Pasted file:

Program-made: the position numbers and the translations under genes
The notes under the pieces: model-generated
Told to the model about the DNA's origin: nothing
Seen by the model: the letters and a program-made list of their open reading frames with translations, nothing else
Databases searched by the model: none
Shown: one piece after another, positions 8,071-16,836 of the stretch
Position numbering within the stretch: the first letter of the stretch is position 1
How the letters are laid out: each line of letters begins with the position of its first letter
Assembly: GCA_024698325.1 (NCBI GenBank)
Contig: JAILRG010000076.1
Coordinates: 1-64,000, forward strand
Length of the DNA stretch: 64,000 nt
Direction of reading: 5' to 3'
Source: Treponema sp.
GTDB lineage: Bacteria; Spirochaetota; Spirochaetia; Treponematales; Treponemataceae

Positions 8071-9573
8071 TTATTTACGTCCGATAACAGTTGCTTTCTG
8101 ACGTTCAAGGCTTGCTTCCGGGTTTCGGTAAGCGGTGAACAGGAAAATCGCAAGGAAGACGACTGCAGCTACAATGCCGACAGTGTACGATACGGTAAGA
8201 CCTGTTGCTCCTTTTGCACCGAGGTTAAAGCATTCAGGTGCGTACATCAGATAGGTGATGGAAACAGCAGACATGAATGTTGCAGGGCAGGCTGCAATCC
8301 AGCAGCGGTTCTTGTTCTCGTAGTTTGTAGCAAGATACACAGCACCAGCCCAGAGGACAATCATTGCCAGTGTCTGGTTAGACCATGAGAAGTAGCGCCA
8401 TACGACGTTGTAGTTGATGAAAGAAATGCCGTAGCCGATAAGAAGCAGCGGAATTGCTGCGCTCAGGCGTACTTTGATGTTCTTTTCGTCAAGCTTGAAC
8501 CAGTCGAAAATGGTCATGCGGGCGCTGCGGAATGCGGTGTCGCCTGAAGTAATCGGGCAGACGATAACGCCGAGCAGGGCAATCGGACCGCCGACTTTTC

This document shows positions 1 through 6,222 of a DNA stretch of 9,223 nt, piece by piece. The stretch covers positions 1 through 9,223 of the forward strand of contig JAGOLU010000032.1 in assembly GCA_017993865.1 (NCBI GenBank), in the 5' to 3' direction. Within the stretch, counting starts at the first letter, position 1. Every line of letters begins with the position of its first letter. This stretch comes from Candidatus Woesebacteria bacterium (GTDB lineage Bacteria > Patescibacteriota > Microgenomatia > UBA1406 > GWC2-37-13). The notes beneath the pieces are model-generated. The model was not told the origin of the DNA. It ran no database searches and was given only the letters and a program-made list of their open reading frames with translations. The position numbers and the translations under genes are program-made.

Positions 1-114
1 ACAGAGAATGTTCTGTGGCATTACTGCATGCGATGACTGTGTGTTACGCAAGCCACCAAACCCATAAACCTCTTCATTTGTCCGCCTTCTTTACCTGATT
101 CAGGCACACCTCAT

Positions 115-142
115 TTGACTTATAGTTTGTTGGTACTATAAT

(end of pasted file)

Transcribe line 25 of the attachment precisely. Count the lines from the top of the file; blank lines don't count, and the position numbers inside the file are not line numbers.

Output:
1 ACAGAGAATGTTCTGTGGCATTACTGCATGCGATGACTGTGTGTTACGCAAGCCACCAAACCCATAAACCTCTTCATTTGTCCGCCTTCTTTACCTGATT